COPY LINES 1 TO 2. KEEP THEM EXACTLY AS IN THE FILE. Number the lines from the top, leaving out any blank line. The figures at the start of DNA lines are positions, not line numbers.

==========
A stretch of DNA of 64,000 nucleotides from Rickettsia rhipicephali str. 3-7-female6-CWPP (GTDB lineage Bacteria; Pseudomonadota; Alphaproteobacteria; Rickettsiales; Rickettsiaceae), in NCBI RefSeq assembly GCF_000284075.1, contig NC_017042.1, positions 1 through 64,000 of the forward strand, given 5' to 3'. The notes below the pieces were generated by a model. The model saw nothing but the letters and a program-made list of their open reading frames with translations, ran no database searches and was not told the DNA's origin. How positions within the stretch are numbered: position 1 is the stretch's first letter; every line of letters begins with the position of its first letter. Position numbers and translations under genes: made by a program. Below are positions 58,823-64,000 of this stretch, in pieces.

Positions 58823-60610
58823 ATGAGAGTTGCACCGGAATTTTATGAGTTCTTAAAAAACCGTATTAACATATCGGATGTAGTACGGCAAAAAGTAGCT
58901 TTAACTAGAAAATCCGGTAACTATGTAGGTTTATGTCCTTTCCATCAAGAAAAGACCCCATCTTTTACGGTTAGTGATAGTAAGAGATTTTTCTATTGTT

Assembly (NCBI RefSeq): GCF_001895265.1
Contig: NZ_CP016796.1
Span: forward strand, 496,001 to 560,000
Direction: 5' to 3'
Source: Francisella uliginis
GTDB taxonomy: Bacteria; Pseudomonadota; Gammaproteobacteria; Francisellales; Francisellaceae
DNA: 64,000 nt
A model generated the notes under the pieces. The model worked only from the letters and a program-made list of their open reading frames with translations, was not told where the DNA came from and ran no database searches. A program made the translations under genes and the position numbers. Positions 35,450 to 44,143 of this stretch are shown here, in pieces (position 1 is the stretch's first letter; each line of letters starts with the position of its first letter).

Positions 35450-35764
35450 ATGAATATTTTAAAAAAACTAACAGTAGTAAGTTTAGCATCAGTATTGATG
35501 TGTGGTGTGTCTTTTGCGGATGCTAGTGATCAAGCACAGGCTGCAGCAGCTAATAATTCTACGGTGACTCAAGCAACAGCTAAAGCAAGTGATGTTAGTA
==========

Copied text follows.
A stretch of DNA of 64,000 nucleotides from Rickettsia rhipicephali str. 3-7-female6-CWPP (GTDB lineage Bacteria; Pseudomonadota; Alphaproteobacteria; Rickettsiales; Rickettsiaceae), in NCBI RefSeq assembly GCF_000284075.1, contig NC_017042.1, positions 1 through 64,000 of the forward strand, given 5' to 3'. The notes below the pieces were generated by a model. The model saw nothing but the letters and a program-made list of their open reading frames with translations, ran no database searches and was not told the DNA's origin. How positions within the stretch are numbered: position 1 is the stretch's first letter; every line of letters begins with the position of its first letter. Position numbers and translations under genes: made by a program. Below are positions 58,823-64,000 of this stretch, in pieces.

Positions 58823-60610